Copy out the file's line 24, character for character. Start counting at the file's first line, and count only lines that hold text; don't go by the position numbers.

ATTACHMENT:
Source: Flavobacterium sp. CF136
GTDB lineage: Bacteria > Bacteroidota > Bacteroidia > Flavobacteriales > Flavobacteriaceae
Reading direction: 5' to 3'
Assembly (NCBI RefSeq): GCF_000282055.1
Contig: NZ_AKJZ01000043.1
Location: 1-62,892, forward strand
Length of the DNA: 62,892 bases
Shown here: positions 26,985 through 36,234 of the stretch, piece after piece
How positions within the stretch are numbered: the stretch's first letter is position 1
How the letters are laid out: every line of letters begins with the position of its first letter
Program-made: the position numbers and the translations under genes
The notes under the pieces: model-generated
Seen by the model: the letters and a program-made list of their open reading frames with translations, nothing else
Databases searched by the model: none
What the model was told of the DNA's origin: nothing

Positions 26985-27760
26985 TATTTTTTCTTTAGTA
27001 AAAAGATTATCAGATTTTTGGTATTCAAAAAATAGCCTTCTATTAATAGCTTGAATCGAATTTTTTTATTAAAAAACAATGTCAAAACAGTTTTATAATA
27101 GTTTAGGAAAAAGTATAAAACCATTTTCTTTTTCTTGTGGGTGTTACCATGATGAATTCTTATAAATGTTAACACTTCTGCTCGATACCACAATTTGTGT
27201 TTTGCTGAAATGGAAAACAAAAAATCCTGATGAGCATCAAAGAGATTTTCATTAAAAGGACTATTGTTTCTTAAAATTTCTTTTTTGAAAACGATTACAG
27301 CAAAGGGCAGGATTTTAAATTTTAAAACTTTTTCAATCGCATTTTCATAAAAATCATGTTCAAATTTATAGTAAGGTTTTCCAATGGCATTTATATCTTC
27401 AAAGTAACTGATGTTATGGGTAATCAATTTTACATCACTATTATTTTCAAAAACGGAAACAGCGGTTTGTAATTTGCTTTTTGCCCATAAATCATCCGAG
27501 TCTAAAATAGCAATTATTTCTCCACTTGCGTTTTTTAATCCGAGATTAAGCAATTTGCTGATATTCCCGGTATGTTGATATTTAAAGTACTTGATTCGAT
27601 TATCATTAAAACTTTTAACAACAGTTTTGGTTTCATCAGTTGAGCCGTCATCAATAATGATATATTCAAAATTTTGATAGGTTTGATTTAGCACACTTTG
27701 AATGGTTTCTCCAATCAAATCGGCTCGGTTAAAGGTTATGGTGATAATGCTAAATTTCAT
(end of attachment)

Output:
27601 TATCATTAAAACTTTTAACAACAGTTTTGGTTTCATCAGTTGAGCCGTCATCAATAATGATATATTCAAAATTTTGATAGGTTTGATTTAGCACACTTTG